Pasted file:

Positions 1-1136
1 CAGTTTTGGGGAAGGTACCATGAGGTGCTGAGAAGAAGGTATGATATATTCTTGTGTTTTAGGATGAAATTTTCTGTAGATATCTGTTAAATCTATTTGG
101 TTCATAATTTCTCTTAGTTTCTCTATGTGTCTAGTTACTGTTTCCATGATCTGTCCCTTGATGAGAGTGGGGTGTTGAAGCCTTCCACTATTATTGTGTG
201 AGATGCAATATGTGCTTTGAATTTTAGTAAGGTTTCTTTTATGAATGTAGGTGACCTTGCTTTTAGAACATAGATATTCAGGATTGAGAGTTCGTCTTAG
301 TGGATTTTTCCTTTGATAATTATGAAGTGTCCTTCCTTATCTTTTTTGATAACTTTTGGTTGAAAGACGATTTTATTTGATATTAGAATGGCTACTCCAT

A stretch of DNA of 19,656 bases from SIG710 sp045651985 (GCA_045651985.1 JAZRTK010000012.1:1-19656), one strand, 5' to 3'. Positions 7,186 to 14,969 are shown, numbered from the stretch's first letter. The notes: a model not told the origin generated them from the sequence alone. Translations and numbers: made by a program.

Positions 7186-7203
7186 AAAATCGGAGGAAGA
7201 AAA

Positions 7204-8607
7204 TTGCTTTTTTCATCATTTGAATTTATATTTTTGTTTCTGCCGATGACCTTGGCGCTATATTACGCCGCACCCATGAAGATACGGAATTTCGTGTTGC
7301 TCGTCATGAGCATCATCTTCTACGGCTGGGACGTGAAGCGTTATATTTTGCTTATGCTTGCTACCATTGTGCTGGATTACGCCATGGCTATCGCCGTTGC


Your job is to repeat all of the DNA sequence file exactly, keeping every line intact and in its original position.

Positions 1-1136
1 CAGTTTTGGGGAAGGTACCATGAGGTGCTGAGAAGAAGGTATGATATATTCTTGTGTTTTAGGATGAAATTTTCTGTAGATATCTGTTAAATCTATTTGG
101 TTCATAATTTCTCTTAGTTTCTCTATGTGTCTAGTTACTGTTTCCATGATCTGTCCCTTGATGAGAGTGGGGTGTTGAAGCCTTCCACTATTATTGTGTG
201 AGATGCAATATGTGCTTTGAATTTTAGTAAGGTTTCTTTTATGAATGTAGGTGACCTTGCTTTTAGAACATAGATATTCAGGATTGAGAGTTCGTCTTAG
301 TGGATTTTTCCTTTGATAATTATGAAGTGTCCTTCCTTATCTTTTTTGATAACTTTTGGTTGAAAGACGATTTTATTTGATATTAGAATGGCTACTCCAT

A stretch of DNA of 19,656 bases from SIG710 sp045651985 (GCA_045651985.1 JAZRTK010000012.1:1-19656), one strand, 5' to 3'. Positions 7,186 to 14,969 are shown, numbered from the stretch's first letter. The notes: a model not told the origin generated them from the sequence alone. Translations and numbers: made by a program.

Positions 7186-7203
7186 AAAATCGGAGGAAGA
7201 AAA

Positions 7204-8607
7204 TTGCTTTTTTCATCATTTGAATTTATATTTTTGTTTCTGCCGATGACCTTGGCGCTATATTACGCCGCACCCATGAAGATACGGAATTTCGTGTTGC
7301 TCGTCATGAGCATCATCTTCTACGGCTGGGACGTGAAGCGTTATATTTTGCTTATGCTTGCTACCATTGTGCTGGATTACGCCATGGCTATCGCCGTTGC